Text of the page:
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By January 6, 2016 No Comments

Although it’s a bit early to tell because not all of the numbers have been tabulated by the major commercial real estate brokerages firms, from the initial results that have been posted, real estate has experienced another solid year of growth while the stock market has had another year of lackluster performance.

As the New Year rang in, stock market pundits were hoping that the S&P 500 and the Dow Jones Industrial Average could at least show positive gains over the previous year. Unfortunately, their hopes were dashed. The S&P 500 started 2015 at 2,058.90 and ended the year at 2,016.71, a decline of 2.05 percent. The Dow Jones Industrial Average started the year at 17,823.07 and ended the year at 17,158.06, down 664.41 points for a decline of 3.73 percent.

Frankly, it was lucky that the two major indicators of stock performance ended as close to where they began as they did. There was a period of time in late August 2015 when the S&P 500 was down by more than 9 percent from where it began at the first of the year. In May 2015, there were a few days when the S&P 500 showed signs that it may be making some progress when it climbed up to 3.5 percent, but then quickly faded as the dog days of summer pressed on.

The Dow Jones Industrial Average had an even worse showing in spite of the fact that the DJIA is based on only the best long-term performers. In August, the DJIA fell to a low of 15,666, a decline of more than 12 percent from its January, 2015 beginning. Its high was in May 2015 when it climbed by 2.75 percent above where it started at the beginning of the year.

For investors, these stock market results are even more abysmal, especially for retirement accounts. Most retirement accounts are controlled and managed by the major stock brokerage and financial planning firms. For an investor to achieve a positive return, they not only have to overcome the poor performance of the stock market itself, but they also have to overcome the fees that are charged by those managing their accounts.

Active managers take fees of 3-to-5 percent of the total value of their investment funds. Then the financial planners who work directly with their investor clients take another 1 percent as an asset management fee right off the top. Finally, the companies who administer their employee’s 401(k) programs take an administrative fee. No wonder investors who put all their eggs in the stock market are feeling the pinch!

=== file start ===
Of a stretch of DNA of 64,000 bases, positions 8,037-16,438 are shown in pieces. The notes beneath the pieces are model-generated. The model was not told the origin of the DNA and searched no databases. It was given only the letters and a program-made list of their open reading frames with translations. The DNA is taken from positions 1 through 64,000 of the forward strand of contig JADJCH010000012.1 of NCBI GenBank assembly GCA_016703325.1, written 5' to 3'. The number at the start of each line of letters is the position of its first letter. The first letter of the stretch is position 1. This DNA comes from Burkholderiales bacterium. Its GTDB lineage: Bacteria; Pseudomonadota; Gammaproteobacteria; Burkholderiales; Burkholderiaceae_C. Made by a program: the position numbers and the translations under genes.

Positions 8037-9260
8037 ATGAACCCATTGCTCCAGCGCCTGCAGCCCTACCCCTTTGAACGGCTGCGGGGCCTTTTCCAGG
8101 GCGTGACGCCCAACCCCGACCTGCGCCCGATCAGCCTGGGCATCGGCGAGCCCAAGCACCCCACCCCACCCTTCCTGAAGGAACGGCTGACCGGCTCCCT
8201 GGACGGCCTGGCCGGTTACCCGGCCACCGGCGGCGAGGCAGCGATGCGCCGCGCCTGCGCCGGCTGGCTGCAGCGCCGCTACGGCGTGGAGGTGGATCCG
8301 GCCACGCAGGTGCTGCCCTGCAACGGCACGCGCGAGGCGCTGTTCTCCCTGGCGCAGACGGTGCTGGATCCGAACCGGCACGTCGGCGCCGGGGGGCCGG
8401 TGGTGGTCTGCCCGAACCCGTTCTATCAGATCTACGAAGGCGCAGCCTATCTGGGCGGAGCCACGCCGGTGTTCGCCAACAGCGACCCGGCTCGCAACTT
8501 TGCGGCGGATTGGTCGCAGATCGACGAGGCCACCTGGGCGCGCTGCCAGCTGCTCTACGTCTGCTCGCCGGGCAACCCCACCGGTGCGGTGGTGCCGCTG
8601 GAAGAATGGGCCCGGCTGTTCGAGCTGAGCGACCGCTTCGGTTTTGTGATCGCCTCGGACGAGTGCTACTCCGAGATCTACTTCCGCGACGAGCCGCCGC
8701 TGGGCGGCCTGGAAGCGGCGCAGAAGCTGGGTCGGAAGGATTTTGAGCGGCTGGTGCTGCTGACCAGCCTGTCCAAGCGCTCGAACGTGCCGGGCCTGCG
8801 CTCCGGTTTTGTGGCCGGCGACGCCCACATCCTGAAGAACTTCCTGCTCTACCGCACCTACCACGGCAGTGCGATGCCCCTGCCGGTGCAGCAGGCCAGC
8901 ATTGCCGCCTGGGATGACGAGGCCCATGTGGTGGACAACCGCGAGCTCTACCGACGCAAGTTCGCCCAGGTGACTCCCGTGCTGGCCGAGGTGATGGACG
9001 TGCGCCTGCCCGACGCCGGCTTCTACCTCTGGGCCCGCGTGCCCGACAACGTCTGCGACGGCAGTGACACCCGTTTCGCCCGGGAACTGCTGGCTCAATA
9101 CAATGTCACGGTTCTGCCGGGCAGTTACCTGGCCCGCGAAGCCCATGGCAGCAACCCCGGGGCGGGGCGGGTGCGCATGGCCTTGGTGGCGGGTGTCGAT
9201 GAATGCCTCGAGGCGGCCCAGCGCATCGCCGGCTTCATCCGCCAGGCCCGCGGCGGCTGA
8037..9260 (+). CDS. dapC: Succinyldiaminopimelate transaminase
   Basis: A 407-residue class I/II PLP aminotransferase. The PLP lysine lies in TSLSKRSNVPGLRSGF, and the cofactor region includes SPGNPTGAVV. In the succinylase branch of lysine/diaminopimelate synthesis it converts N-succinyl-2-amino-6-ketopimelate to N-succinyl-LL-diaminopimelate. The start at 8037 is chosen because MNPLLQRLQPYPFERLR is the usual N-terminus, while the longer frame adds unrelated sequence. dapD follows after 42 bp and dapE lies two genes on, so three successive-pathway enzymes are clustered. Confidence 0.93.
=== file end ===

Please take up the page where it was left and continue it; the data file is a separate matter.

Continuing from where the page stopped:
The real estate market, on the other hand, appears to be having another stellar year. Rents have continued to rise in most of the major markets. For apartments, the average has been about 6.5 percent. Office rents have grown by an average of 3.35 percent and retail has moved up 2.45 percent. In addition to rents increasing, vacancy rates have either held stable or declined making the gains in net cash flow even more impressive. The hospitality and industrial markets also show impressive gains, but the overall results have yet to be tabulated.

The 2015 results for residential housing were less impressive than the results for commercial real estate, but the gains were still solid considering the shape of the economy. Even though the National Association of Realtors reported a slowdown in existing and new home sales in November, 2015 of 10.5 percent and 2.7 percent respectively, the median existing price of an existing home was up 6.3 percent in the year-over-year results from $207,200 in November 2014 to $220,300 in November 2015 and, according to the National Association of Home Builders, median new home prices were up slightly in November, 2015 by 0.8 percent over November, 2014, from $302,700 to $305,000.

All of this bodes well for investors who invest part of their discretionary or retirement money in real estate rather than putting it all in the stock market. One cautionary note, however, when you visit with your stockbroker or financial planner and tell them that you want to diversify into real estate, don’t let them talk you into investing in a Real Estate Investment Trust (REIT) rather than investing directly into real estate itself. REITs are a form of stock. They are subject to the same market volatility as any other stock. Instead, invest directly in real estate. In these days of sluggish stock market performance, buy a tangible real estate asset rather than a piece of paper. It’s not only the safest way to go, but also the most profitable for building true financial wealth.